Wednesday, March 01, 2006

Annotated, pt.2

Jenkins, Henry. “Make Meaning, Not War: Rethinking the Video Game Violence Debate." Independent School 63 (2004):38-44, 46-8. Jenkins reviews the Video game violence debate, beginning with the 2002 ruling of U.S. District Judge Stephen N. Limbaugh, Sr. that video games have no redeeming social importance, and are thus not covered under protection from the Constitution. Jenkins brings to bear the flaws in many experiments that have “proven” a connection between video games and violence. More importantly, he brings to bear case studies for the positive aspects of video games.

Wagner, Cynthia G. “Aggression and Violent Media.” The Futurist 38 (2004): 16. Wagner opens with the phrase “Playing video games may lead to more violence than watching TV” hinting at perhaps a less-than-balance argument. However, the article provides numerous statistics, and offers opposing viewpoints on the subject, ranging from “raised aggression levels in males who play” versus, a very interesting theory that perhaps the reason why there often appear more opportunities to males in high-level technology jobs is that more males play video games than females.

Herzfeld, Noreen. “Video Shootout.” The Christian Century 121 (2004): 22-3. This article includes a brief account of a Minnesota shooting accredited to video games. Herzfield notes the use of first-person-shooter games in military training, and makes the claim that “exposure to simulated violence and death desensitizes people, lowering inhibitions and making it easier to commit violence in the real world.” Herzefeld acknowledges other games, such as strategy and roleplaying games, reluctantly crediting them with cooperation and problem solving skills. She categorizes the video game world as a “lonely place” in which isolation and constant violence leads to the creation of violent individuals.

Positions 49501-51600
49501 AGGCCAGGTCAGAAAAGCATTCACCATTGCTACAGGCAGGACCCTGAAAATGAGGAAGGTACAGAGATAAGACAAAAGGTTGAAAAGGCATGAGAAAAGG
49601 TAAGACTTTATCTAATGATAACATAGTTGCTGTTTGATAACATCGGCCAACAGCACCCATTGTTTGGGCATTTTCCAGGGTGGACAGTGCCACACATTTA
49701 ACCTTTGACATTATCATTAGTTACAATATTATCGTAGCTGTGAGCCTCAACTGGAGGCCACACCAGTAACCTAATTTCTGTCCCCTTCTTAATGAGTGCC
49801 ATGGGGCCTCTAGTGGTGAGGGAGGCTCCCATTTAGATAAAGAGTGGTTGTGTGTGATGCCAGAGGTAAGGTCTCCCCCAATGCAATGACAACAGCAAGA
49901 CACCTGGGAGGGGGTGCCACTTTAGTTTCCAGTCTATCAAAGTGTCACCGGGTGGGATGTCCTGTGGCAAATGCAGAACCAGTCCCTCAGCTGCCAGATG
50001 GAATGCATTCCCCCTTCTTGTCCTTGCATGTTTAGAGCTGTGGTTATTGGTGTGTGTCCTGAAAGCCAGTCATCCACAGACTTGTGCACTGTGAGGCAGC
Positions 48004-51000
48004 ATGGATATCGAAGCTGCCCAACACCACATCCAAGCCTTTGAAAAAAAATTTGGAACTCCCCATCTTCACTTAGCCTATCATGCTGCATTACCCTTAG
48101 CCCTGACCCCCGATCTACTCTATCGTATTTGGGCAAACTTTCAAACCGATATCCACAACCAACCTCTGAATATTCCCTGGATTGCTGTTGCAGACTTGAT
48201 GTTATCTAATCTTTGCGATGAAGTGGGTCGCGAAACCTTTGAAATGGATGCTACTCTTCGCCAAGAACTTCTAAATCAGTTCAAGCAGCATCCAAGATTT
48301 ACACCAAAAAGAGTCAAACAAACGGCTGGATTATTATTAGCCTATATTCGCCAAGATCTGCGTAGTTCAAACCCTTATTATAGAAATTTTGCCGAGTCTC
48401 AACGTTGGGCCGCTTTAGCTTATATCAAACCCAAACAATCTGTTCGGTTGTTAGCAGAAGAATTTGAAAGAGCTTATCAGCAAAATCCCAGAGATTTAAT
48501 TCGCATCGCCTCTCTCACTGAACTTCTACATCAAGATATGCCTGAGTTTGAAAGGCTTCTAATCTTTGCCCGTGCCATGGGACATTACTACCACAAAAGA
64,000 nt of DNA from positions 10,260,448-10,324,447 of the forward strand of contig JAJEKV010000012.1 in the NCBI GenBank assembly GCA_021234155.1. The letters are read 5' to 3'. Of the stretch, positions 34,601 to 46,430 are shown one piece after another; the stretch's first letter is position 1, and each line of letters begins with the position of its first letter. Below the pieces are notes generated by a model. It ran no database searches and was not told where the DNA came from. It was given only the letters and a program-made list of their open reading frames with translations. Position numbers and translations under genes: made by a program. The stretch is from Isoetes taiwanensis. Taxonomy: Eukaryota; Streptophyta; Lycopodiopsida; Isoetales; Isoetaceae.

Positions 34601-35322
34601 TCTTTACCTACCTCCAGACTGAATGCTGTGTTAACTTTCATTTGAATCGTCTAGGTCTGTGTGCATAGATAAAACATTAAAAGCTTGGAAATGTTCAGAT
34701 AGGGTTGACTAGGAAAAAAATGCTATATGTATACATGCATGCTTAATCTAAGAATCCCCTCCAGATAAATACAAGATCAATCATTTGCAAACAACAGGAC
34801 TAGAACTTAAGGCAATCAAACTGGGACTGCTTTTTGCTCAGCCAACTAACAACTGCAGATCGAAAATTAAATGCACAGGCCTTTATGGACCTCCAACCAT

Fontana, Leonard and Adela Beckerman. “Childhood Violence Prevention Education Using Video Games.” Information Technology in Childhood Education (2004): 49-62. The article describes a project that used video games to raise violence awareness and prevent it. A basic graphical user interface and games that promoted peaceful solutions to problems was presented to a number of students. In the end, the data was fairly conclusive that the children learned from the game about violence prevention. This can be used as an example of the influence of video games as well as proof that it is not the video games themselves, but their content that may be the problem of other games.

Hemphill, Thomas A. “The Entertainment Industry, Marketing Practices, and Violent
Content: Who’s Minding the Children?” Business and Society Review 108
(2003): 263-77. This article review the FTC investigation in 2000 to determine the proliferation of graphic images in the advertisement of mature Movies, Games, and Music. The study used the rating systems in place for each of the media and studied ad placement of the three. It was found that both Movies and Video games were most compliant with FTC regulations, with a steady decline evident in a 2001 review of R-rated movies and M-rated games in teen magazines and television geared for teenagers. The article also includes responses of the National Institute on median and the Family to the efforts of the ESRB to rate games. It also includes excellent First Amendment cases utilized in this situation.

Comments:
I love your topic and can't wait to read the final!
 
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